Solved? The mystery of the Easter Island statues.

They're positioned as they are for a good reason.

Image source: Thomas Barrat / Shutterstock
  • A new study may finally have learned what the Easter Island moai signify
  • The were important to survival on an inhospitable island
  • Hundreds of the stone figures dot Rapa Nui

The multi-ton, anthropomorphic ancient statues dotting the grasslands of Easter Island pose a mystery that's intrigued outsiders since they were first seen by Europeans in 1722. The East Polynesian island's inhabitants, the Rapanui — who called the island itself "Rapa Nui" — had been making the statues for 500 years until sometime shortly after first contact. Across the island the basalt moai stand atop roughly 300 platforms, or ahu. A study published in PLOS One in January 2019 may finally explain what each statue signifies. The short answer: Potable water.

The Rapanui and Rapa Nui

Rapa Nui from above

(NASA Earth Observatory)

That the Rapanui were able to construct a thousand of these massive figures is impressive, given how hard life must have been for them. (About 400 of the statues are still in the islanders' quarry at Rano Raraku.)

The low-lying island in the South Pacific is 2,000 miles from its nearest neighbors, and volcanic in origin. With the tallest of its main peaks rising just 500 meters above sea level, Rapa Nui is flat, with little in terms of valleys. Though there's some fresh water in crater lakes, the bedrock is porous, and so there are few permanent streams from which fresh water can be obtained. It's a windy place with little reliable rainfall. There's evidence that there were once extensive palm forests on Rapa Nui, but they were lost due to land clearing and the effects of an invasive species, the commensal Pacific rat (Rattus exulans). If that wasn't hardship enough for the islanders, the island is surrounded by what the study calls an "impoverished marine environment" lacking substantial coral reefs or even a lagoon.

Even so, beginning shortly after the Rapanui arrived from other Polynesian islands in the 13th century, development of moai and ahu began.

About the moai and about ahu

Moai atop an image ahu

(Alberto Loyo)

It's believed that the hundreds of positioned moai were walked — "waddled" might be a better word — to their final destination from the quarry, with the Rapanui rocking them side to side as the statues were pushed forward. Getting their "hats," pukao, made of heavy red-scoria, placed atop their heads is another puzzle that seems to have recently been solved.

There are several varieties of ahu. Image ahu are platforms with a a dressed-stone sea-wall that held one or more moai. It's believed that these pre-date European contact, and are thus the ahu analyzed in the new study as they best reflect Rapanui ideas prior to outside influence. Other forms of the platforms are, according to the study, "the semi-pyramidal ahu, ahu po'e po'e, and ahu avanga."

The most important resource for the Rapanui

(Babak Fakhamzadeh)

The study's authors hypothesized that the moai served notice of ownership or control of something important to the Rapanui. The plan was to see if the locations of the moai were tied to any such critical resource. Previous research by JoAnne Van Tilburg found "The need constantly to restate that ownership, generation after generation and in the context of a growing population and a changing natural environment, seems to have been one of the driving forces of ahu construction, although other social and religious motivations obviously existed." Researchers focused on 93 moai located in the eastern part of the island, where the most data about resources exists.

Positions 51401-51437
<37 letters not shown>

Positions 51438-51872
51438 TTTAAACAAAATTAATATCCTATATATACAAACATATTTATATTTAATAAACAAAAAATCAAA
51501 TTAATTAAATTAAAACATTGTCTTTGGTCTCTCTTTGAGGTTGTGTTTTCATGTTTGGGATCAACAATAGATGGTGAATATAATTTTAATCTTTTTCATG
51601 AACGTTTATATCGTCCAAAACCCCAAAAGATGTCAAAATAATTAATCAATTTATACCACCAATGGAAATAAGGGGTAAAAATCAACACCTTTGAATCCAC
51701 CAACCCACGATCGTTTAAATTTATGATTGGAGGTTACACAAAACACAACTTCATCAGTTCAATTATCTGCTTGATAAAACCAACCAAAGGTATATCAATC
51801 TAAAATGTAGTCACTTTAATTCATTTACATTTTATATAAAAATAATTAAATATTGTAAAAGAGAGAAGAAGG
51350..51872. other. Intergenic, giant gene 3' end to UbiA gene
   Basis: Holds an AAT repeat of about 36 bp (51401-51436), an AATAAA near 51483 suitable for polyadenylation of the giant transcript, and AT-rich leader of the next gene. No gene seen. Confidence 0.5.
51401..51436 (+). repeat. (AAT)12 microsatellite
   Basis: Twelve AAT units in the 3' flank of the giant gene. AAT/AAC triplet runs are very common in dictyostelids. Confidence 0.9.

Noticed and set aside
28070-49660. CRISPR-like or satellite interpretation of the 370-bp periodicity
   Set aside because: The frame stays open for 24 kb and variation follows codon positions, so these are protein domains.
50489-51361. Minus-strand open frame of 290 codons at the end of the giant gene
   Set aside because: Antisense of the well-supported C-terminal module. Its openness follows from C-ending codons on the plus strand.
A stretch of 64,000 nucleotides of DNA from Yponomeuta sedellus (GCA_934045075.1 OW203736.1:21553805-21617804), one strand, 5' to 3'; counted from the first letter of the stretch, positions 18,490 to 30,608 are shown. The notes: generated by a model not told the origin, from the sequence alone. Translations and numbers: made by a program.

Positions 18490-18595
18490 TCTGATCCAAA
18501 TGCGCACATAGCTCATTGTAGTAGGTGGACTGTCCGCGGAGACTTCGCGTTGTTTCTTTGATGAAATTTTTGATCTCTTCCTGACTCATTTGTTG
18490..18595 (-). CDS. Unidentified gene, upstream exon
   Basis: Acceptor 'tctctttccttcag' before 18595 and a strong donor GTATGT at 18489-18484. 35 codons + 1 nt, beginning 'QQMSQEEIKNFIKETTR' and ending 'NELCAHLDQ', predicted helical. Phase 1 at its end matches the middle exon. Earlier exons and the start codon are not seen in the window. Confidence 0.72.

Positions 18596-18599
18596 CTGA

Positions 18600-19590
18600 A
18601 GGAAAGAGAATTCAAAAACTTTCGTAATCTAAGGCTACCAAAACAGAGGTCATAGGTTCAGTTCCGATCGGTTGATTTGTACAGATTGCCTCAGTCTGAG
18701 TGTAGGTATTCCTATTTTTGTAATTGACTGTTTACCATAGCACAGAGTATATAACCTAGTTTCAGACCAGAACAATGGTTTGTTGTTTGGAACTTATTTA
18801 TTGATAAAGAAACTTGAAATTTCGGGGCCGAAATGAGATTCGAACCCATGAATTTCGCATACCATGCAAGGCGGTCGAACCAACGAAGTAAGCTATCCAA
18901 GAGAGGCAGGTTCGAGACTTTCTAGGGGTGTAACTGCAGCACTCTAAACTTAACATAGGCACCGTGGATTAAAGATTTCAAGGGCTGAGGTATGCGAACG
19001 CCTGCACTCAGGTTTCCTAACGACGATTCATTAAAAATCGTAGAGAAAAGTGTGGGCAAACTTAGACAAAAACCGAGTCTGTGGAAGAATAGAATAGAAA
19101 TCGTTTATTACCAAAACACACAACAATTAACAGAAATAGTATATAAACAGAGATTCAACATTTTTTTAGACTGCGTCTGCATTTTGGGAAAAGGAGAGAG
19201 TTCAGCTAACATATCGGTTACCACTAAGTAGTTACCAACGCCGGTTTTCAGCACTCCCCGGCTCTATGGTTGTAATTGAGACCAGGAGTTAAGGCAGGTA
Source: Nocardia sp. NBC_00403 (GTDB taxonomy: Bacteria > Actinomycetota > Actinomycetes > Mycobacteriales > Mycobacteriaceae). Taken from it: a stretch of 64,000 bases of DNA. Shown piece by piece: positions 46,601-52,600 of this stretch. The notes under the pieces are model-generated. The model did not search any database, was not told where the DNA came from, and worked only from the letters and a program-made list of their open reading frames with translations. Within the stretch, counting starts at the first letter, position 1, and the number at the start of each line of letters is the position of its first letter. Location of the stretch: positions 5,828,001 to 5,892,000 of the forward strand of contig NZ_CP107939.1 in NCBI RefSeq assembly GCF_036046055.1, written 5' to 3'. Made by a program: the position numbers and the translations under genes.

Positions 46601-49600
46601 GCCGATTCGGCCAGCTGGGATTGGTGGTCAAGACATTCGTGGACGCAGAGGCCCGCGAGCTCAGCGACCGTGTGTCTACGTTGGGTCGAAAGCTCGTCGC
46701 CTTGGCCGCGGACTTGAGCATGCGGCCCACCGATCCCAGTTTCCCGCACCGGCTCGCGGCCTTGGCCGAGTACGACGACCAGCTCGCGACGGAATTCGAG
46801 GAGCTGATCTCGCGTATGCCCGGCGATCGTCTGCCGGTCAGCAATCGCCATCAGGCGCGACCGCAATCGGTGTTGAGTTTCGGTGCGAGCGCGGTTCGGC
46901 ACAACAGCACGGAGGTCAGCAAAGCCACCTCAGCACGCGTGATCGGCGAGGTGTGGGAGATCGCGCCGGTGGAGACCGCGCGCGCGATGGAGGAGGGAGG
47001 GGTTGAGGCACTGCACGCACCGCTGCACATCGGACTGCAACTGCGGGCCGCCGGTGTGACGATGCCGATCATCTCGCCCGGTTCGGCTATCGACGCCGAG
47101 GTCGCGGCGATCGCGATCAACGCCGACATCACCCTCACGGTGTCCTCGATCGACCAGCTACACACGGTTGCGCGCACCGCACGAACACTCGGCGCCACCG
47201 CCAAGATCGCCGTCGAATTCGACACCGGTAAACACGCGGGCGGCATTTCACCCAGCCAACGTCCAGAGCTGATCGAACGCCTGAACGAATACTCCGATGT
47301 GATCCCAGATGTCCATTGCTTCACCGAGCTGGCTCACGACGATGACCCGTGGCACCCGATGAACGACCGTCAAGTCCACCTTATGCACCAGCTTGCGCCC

Dietary protein for the Rapanui apparently consisted of near-shore marine species caught offshore with nets, snares, and hook and line. These included several eel and fish species. The primary plant food source for the Rapanui was the sweet potato. They also ate yams, dryland taro, and sugar cane. These crops were grown in lithic mulch gardens all over, and thus with no particular association with the positioning of moai.

Sitting in the middle of the salty ocean and with rainwater largely running down through porous rock to underground aquifers meant sources of fresh-water at ground-level were as precious as they were vital. "The existence of fresh water seeps near coastal ahu is well-known and was certainly important at European contact. However, such seeps are today, and probably always were, minor resources. It is highly unlikely, in my view, that these resources were of major importance in locating ahu during prehistory," explained co-author Carl P. Lipo to The Guardian.

Inland drinking water, on the other hand was another story. The study found that the locations of moai strongly correlated with sources of fresh water. It's why they are where they are. "Every time we saw massive amounts of fresh water, we saw giant statues," recalls Lipo. "It was ridiculously predictable."

The study also suggests that the statues united members of a community around an important resource as well as providing them a monumental project on which to collaborate. He says, "Anything that brings you together is going to make you stronger and allow you to survive. I think that is the secret to Easter Island."

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